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Summer Research Mistakes

August 9, 2012

The recent Mars landing is an impressive case of research requiring absolutely flawless performance–any one mistake in the parachute, or bug in the computer, could have doomed the entire 2.5-billion dollar program. No Twitter marriage proposals for the NASA “mohawk guy.”

But sometimes exciting findings result from the opposite–from mistakes due to carelessness, laziness, or equipment breakdown. In our lab, for instance, this summer the autoclave broke down, so we had to filter our media instead. And suddenly all the E. coli was more acid-resistant than before.

A famous example of summer lapse in research was Louis Pasteur’s discovery of how to make attenuated vaccines. In the spring of 1879, Pasteur was studying “fowl cholera,” a disease that killed a lot of chickens. He had isolated and cultured the bacteria responsible (Pasteurella multocida, obviously named for him), but he left his work during the summer for a long vacation. He told his assistant to inoculate some chickens–but the assistant went off on vacation himself, as sensible French people always do. Just try finding a French scientist at the bench in August.

When Pasteur and his assistant returned to work, the aged bacteria failed to cause disease in his chickens. Pasteur then obtained fresh bacteria from an outbreak of disease elsewhere. But he frugally used the same old chickens. The fresh bacteria failed to make the chickens sick (those that had been exposed to the aged bacteria).

Here is where Pasteur had the important insight–to inoculate new chickens. The new chickens, exposed only to the fresh bacteria, contracted the disease. Grasping the clue from his mistake, Pasteur had the insight to recognize that an attenuated (or “weakened”) strain of microbe, altered somehow to eliminate its potency to cause disease, could still confer immunity to the virulent disease-causing form. As the saying goes, “the rest is history,” rabies vaccine, polio vaccine etc.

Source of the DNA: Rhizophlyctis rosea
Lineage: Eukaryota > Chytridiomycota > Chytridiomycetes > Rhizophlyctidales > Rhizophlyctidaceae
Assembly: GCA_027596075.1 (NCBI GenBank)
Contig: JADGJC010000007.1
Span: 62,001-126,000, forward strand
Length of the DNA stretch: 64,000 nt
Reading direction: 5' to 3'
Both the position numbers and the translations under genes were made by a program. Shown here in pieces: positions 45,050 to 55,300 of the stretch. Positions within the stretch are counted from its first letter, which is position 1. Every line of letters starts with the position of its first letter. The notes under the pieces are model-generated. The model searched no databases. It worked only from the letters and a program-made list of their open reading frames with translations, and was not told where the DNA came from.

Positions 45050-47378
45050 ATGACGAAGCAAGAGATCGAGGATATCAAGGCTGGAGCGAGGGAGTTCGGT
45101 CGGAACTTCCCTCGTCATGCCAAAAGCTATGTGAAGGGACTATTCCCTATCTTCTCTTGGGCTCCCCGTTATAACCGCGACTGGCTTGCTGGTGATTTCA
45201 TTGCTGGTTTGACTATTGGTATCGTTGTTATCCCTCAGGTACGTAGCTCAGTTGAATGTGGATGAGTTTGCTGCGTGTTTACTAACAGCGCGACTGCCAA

So what are your favorite research mistakes?

  1. John permalink
    August 9, 2012 10:52 pm

    A researcher at a mental hospital in I believe Australia was doing random tests to try and find a medication that helped his manic patients. He worked with guinea pigs and found that Lithium salts made the animals much more placid. So he tried it on one of his worst patients, who had been in a permanent manic state for years, and the patient reverted to normal almost instantly. He published it in an obscure Australian journal and it wasn’t noticed for years. Finally some European researchers noticed, and the rest is history. (For several years, it wasn’t available in the US, because lithium carbonate cost about ten dollars a ton and couldn’t be patented, and so all the drug companies refused to do the testing and paperwork to get FDA approval.)

    Here’s the kicker. Further research determined that his original data was totally incorrect. Lithium does not make guinea pigs more placid; it only makes them sick to their stomach.

    • August 10, 2012 1:35 pm

      That’s a good one! I always wondered where lithium came from.

  2. heteromeles permalink
    August 11, 2012 8:07 pm

    I had a big experiment based on a mistake in the greenhouse: I misinterpreted the effects of a light gradient across the greenhouse as based instead on a mycorrhizal gradient that happened to lie the same way (different pots with different treatments were laid along the light gradient). When I started moving thousands of experimental pots every other week to get rid of the light effect, the mycorrhizal effect disappeared as well.

    It turns out that the system I was trying to imitate in the greenhouse actually didn’t have the mycorrhizal effect, so my greenhouse results were accurate. Since it was the first time that mycorrhizal effect hadn’t been found in the field, the experiment turned out to be publishable, negative results and all.

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